Henry Wadsworth Longfellow, ed. Poems of Places: An Anthology in 31 Volumes.
Italy: Vols. XI–XIII. 1876–79.



By Thomas Buchanan Read (1822–1872)

ON a weary slope of Apennine,

At sober dusk of day’s decline,

Out of the solemn solitude

Of Vallombrosa’s antique wood,

A withered woman, tanned and bent,

Bearing her bundled brushwood went,

Poising it on her palsied head,

As if in penance for prayers unsaid.

Her dull cheeks channelled were with tears,

Shed in the storms of eighty years;

Her wild hair fell in gusty flow,

White as the foamy brook below:

Still toiled she with her load alone,

With feeble feet but steadfast will,

To gain her little home, that shone

Like a dreary lantern on the hill.

The mountain child no toil could tame

With lighter load beside her came,

Spake kindly, but its accents fond

Were lost,—soon lost on the heights beyond.

There came the maid in her glowing dress,

The wild-eyed witch of the wilderness,

Her brush-load shadowing her face,

Her upright figure full of grace,

Like those tall pines whose only boughs

Are gathered round their dusky brows;

Singing, she waved her hand, “Good night,”

And round the mountain passed from sight.

There climbed the laborers from their toil,

Brown as their own Italian soil;

Like Satyrs, some in goatskin suits,

Some bearing home the scanty fruits

Of harvest work,—the swinging flasks

Of oil or wine, or little casks,

Under which the dull mule went

Cheered with its bell, and the echoes sent

From others on the higher height,

Saying to the vale, “Good night,”—

“Good night”; and still the withered dame

Slowly staggered on the same.

Here, astride of his braying beast,

A brown monk came, and then a priest;

Each telling to the shadowy air,

Perchance, their “Ave Maria” prayer;

For the sky was full of vesper showers,

Shook from the many convent towers,

Which fell into the woman’s brain

Like dew upon an arid plain.

These pious men beside her rode,—

She crossed herself beneath her load,

As best she could,—and so “Good night,”

And they rode upward out of sight.

How far, how very far it seemed,

To where that starry taper gleamed,

Placed by her grandchild on the sill

Of the cottage window on the hill!

Many a parent heart before,

Laden till it could bear no more,

Has seen a heavenward light that smiled,

And knew it placed there by a child,—

A long-gone child, whose anxious face

Gazed toward them down the deeps of space,

Longing for the loved to come

To the quiet of that home.

Steeper and rougher grew the road,

Harder and heavier grew the load;

Her heart beat like a weight of stone

Against her breast. A sigh and moan

Mingled with prayer escaped her lips

Of sorrow, o’er sorrowing night’s eclipse.

“Of all who pass me by,” she said,

“There is never one to lend me aid;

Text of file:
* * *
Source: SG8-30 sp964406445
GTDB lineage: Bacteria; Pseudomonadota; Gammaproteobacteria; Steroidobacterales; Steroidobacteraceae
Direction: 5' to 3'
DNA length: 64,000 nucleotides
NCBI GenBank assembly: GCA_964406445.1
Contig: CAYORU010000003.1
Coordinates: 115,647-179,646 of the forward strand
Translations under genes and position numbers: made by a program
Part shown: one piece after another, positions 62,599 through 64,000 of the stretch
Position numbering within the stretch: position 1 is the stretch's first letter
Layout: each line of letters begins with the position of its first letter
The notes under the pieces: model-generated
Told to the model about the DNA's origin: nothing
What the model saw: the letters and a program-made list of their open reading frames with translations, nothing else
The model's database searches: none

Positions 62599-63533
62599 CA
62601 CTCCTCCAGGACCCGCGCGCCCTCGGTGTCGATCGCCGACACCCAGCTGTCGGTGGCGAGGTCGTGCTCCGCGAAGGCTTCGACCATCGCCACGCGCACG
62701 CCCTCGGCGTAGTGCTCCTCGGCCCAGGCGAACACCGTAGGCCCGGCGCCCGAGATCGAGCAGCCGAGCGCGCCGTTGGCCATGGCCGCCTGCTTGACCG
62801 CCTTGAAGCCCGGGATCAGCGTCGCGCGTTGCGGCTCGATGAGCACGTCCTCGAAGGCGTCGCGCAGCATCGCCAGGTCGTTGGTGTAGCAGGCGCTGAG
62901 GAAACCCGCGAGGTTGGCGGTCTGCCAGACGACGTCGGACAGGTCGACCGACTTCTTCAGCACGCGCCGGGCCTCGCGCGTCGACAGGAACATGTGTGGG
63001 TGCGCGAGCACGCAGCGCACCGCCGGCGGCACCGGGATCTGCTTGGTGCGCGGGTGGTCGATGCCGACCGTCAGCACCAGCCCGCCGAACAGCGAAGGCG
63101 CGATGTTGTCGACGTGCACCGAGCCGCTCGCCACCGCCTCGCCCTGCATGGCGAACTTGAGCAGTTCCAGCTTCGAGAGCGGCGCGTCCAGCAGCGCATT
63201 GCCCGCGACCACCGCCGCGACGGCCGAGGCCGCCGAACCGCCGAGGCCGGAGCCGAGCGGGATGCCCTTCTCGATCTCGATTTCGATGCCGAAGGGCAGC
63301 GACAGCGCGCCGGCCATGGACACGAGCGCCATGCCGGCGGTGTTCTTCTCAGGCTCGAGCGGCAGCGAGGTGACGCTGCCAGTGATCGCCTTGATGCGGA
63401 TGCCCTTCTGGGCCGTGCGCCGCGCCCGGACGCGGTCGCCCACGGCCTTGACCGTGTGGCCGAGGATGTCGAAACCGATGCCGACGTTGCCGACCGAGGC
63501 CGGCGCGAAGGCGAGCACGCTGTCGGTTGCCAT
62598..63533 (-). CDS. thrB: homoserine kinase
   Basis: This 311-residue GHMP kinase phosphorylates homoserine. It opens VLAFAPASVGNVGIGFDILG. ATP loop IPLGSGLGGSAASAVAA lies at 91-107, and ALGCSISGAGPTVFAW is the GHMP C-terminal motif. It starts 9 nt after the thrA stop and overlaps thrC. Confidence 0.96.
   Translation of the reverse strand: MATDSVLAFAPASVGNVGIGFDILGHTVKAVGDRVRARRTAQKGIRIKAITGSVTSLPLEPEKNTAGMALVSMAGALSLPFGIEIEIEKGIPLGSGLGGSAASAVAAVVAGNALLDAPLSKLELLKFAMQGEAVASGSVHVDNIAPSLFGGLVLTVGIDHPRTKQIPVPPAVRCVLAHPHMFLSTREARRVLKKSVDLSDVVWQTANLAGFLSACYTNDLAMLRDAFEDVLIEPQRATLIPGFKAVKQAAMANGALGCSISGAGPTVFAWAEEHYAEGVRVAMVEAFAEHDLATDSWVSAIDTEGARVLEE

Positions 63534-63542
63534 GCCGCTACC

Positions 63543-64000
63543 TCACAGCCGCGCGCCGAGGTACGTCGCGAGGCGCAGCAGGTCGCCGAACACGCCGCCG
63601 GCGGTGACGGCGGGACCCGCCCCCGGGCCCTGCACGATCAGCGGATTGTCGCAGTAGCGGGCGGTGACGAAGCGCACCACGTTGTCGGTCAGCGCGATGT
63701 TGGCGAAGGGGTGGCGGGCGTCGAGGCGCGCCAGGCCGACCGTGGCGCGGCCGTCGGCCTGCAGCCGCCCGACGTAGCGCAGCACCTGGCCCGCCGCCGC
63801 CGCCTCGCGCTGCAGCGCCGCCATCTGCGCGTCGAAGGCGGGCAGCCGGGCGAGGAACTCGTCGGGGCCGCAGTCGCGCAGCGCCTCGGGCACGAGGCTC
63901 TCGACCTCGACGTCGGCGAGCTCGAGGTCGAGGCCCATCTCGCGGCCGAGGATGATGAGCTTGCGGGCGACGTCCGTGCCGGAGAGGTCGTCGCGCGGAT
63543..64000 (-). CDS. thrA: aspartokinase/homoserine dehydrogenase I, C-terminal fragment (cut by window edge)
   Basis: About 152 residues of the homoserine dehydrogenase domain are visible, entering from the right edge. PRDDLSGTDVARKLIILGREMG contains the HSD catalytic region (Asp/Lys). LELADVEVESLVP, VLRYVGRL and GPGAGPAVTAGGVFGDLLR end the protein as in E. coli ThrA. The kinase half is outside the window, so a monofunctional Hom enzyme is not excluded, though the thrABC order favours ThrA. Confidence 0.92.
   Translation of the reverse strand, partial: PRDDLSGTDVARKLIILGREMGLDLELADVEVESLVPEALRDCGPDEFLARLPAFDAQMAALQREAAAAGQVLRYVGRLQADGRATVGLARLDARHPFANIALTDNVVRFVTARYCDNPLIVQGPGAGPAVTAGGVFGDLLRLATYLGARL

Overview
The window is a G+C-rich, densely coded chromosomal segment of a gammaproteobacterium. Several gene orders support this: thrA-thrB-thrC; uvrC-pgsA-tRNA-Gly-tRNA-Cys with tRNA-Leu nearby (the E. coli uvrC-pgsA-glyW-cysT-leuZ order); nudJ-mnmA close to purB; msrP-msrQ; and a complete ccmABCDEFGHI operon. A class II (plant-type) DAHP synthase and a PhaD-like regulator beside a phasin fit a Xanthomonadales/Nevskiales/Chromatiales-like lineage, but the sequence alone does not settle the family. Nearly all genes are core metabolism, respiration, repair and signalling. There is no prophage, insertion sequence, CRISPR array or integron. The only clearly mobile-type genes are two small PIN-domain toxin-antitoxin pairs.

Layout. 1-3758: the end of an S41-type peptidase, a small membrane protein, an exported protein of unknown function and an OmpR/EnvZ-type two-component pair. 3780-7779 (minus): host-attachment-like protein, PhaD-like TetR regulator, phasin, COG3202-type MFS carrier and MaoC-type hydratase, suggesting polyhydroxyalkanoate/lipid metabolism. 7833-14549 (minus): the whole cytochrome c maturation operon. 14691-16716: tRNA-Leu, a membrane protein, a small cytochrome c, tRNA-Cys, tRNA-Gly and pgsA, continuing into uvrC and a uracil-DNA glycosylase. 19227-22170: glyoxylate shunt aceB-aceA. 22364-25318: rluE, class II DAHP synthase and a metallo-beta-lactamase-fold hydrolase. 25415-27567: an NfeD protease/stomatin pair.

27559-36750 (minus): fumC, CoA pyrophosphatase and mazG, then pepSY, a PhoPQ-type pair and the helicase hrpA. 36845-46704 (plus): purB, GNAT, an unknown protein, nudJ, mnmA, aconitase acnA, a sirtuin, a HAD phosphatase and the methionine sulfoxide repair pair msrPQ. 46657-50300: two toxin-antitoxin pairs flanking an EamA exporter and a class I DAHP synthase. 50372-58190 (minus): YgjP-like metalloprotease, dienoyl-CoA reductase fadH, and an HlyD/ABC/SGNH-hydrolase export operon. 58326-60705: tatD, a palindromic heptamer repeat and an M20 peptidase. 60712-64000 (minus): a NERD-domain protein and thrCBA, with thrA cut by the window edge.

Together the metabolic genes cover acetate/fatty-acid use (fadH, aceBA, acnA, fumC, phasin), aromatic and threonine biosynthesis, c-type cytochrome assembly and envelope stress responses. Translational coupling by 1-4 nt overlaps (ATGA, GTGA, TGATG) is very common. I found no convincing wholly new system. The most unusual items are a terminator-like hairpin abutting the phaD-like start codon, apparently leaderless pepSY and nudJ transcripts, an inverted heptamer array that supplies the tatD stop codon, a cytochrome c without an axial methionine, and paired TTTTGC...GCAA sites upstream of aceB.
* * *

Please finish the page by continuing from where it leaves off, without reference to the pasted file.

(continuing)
Could I but gain yon wayside shrine,

There would I rest this load of mine,

And tell my sacred rosary through,

And try what patient prayer would do.”

Again she heard the toiling tread

Of one who climbed that way, and said,

“I will be bold, though I should see

A monk or priest, or it should be

The awful abbot, at whose nod

The frighted people toil and plod:

I ’ll ask his aid to yonder place,

Where I may breathe a little space,

And so regain my home.” He came,

And, halting by the ancient dame,

Heard her brief story and request,

Which moved the pity in his breast;

And so he straightway took her load,

Toiling beside her up the road.

Until, with heart that overflowed,

She begged him lay her bundled sticks

Close at the feet of the crucifix.

So down he set her brushwood freight

Against the wayside cross, and straight

She bowed her palsied head to greet

And kiss the sculptured Saviour’s feet;

And then and there she told her grief,

In broken sentences and brief.

And now the memory o’er her came

Of days blown out, like a taper flame,

Never to be relighted, when,

From many a summer hill and glen,

She culled the loveliest blooms to shine

About the feet of this same shrine;

But now, where once her flowers were gay,

Naught but the barren brushwood lay!

She wept a little at the thought,

And prayers and tears a quiet brought,

Until anon, relieved of pain,

She rose to take her load again.

But lo! the bundle of dead wood

Had burst to blossom! and now stood

Dawning upon her marvelling sight,

Filling the air with odorous light!

Then spake her traveller-friend: “Dear Soul,

Thy perfect faith hath made thee whole!

I am the Burthen-Bearer,—I

Will never pass the o’erladen by.

My feet are on the mountain steep;

They wind through valleys dark and deep;

They print the hot dust of the plain,

And walk the billows of the main.

Wherever is a load to bear,

My willing shoulder still is there!

Thy toil is done!” He took her hand,

And led her through a May-time land;

Where round her pathway seemed to wave

Each votive flower she ever gave

To make her favorite altar bright,

As if the angels, at their blight,

Had borne them to the fields of blue,

Where, planted mid eternal dew,

They bloom, as witnesses arrayed

Of one on earth who toiled and prayed.